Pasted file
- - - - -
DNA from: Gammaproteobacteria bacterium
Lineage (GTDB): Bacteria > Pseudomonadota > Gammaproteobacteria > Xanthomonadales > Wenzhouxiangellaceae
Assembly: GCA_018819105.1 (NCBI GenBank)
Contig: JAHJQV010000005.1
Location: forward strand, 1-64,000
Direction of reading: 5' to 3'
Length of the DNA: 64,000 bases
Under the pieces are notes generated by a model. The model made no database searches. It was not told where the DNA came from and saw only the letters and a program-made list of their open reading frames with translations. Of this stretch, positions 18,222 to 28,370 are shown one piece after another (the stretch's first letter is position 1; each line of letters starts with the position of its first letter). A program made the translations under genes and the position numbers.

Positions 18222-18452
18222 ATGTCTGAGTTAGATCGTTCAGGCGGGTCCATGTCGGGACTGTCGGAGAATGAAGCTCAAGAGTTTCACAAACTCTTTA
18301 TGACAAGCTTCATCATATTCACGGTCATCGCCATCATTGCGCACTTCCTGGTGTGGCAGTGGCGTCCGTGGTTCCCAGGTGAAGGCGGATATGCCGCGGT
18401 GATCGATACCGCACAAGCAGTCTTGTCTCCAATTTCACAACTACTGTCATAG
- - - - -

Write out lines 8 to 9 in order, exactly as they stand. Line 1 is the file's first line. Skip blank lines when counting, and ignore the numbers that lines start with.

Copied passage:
Under the pieces are notes generated by a model. The model made no database searches. It was not told where the DNA came from and saw only the letters and a program-made list of their open reading frames with translations. Of this stretch, positions 18,222 to 28,370 are shown one piece after another (the stretch's first letter is position 1; each line of letters starts with the position of its first letter). A program made the translations under genes and the position numbers.

Positions 18222-18452